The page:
Deleuze develops this concept of a visionary cinema mainly in relation to the films of Italian Neorealism. This is opposed to more classical accounts of Italian Neorealism, such as that of André Bazin (Bazin 2004: 295-326). Whereas Bazin focuses on a realist aesthetic, Deleuze transposes the focus from the real to the mental. What mainly fascinates Deleuze in Italian Neorealism is not a more realist way of filmmaking, but – as I would say – a more visionary one. This difference between the real and the mental is of special importance, as it allows for the shift from an ordinary use of the faculties to a transcendental one, thus introducing the passage from enduring to a visionary vision. In the films Deleuze writes about the protagonists are confronted with unbearable optical and sound situations, onto which no reaction seems adequate anymore and which thus lead them to their visionary vision. These characters – I will in the following call them the visionaries – are capable of inducing the passage from an ordinary way of seeing to a transcendental one. At the same time they announce and perform a change in the modes of experience and perception. In this, they are closely related to the Time-Image's notion of cinematic experience as "enduring". The way the passage from affect to vision occurs in the films as Deleuze describes it can more or less be summed up by the following schema: the protagonists of the films have seen or been confronted to something unbearable, which on the one hand keeps them from acting in the sense of reacting, and on the other hand makes them acquire their visionary vision. The cinema of the Time-Image – as discussed before – makes any reaction in a sensory-motor sense impossible, and thus confronts its characters with their incapacity to react. On the other hand, this very incapacity to react brings forth another type of image, the optical or sound image. The confrontation with the incapacity to react is thus not only to be understood as the protagonists' privation of their capacity to (re-)act, but also as the enabling cause for a new way of seeing, which consequently leads the films protagonists to their visionary visions. The interesting point seems to be, that the incapacity is here always already inherently linked to another capacity, to see. The notion of enduring the seen is thus tightly bound to the notion of precipitating thought and thus a visionary vision. "The unbearable" writes Deleuze, "is inseparable from a revelation or an illumination, which we can only see through a third eye" (Deleuze 1997a: 33). Deleuze's insistent recurrence to figures of incapacity, such as children, mad people or ghostly characters is especially striking in this context. Irene, the heroine of EUROPE '51, passes through all states of an inner vision, until her committal to a psychiatric clinic. The whole film EUROPE '51 can be placed under the sign of the unbearable, an unbearable, which cannot be sufficiently explained through the suicide of her son Michael at the beginning of the film. Something unknown seems to haunt the film, leads Irene to loose her way and become mad, and, lets her at the same time acquire her visionary powers. "I thought I was seeing convicts," says Irene in EUROPE '51, as she describes seeing the factory workers. Deleuze writes about her: "She is seeing, she has learned to see" (Deleuze 1997a: 13).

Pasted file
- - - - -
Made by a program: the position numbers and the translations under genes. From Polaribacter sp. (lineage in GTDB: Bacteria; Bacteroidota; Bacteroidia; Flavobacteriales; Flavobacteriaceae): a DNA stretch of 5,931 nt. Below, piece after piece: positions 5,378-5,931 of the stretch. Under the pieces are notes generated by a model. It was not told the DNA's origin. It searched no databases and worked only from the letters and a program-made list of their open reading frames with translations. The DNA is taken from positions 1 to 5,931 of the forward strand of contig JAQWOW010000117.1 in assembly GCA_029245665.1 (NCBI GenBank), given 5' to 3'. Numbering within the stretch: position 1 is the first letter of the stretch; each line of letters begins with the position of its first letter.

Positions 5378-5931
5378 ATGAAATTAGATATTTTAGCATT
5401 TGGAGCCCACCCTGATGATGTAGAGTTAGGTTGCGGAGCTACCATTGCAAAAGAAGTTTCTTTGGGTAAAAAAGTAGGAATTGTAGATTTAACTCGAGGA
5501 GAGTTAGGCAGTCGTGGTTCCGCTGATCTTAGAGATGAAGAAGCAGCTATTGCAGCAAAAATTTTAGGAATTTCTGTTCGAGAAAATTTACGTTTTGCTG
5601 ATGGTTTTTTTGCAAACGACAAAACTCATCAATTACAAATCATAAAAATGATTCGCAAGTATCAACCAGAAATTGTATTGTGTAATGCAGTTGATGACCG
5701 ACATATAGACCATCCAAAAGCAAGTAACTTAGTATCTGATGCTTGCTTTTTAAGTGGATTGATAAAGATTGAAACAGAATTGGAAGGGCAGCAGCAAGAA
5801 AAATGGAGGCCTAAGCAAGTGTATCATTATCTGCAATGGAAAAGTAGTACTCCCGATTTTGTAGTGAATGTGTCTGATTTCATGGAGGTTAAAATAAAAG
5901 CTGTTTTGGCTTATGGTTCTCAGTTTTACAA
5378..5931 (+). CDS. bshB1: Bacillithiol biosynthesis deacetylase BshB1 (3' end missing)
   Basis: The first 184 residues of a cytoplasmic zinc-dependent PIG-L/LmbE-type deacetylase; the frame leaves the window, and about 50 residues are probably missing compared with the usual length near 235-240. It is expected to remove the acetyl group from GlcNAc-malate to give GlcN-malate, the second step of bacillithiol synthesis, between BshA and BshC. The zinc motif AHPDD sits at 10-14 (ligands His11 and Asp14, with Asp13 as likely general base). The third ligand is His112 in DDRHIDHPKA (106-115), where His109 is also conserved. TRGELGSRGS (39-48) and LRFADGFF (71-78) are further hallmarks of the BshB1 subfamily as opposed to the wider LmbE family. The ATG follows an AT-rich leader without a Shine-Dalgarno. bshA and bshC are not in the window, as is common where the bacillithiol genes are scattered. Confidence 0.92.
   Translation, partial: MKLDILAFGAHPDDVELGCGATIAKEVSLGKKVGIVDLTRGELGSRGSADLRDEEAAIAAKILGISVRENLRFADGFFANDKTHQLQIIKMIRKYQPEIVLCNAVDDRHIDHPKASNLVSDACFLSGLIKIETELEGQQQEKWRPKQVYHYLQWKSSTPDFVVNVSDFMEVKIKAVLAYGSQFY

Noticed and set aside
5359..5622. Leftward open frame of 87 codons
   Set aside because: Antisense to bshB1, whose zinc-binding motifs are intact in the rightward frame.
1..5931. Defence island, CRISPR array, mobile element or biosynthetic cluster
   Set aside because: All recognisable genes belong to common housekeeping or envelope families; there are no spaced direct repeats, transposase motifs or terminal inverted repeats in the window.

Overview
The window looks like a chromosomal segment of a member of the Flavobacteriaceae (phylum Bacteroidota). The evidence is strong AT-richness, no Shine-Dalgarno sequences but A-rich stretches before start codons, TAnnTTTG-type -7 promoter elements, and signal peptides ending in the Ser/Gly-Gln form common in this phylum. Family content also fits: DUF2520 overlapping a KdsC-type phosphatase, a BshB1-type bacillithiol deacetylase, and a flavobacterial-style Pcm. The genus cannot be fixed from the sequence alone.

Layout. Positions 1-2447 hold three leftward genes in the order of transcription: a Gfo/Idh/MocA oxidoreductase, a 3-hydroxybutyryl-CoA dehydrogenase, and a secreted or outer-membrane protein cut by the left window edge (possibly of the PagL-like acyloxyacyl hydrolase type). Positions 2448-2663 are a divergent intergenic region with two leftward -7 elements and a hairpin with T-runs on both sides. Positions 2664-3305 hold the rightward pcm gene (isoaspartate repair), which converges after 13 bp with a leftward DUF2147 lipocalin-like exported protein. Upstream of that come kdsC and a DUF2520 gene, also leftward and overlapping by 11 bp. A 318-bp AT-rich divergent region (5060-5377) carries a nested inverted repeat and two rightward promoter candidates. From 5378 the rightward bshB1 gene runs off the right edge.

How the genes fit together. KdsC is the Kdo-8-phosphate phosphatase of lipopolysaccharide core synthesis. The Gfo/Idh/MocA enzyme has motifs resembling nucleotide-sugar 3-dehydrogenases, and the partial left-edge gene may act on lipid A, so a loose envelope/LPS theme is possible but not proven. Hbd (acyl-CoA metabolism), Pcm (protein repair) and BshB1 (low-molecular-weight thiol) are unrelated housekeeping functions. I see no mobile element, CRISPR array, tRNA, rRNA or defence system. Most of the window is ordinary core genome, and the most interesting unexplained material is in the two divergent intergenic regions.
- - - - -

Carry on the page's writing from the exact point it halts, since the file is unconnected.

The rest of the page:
Ethics of a Visionary Aesthetics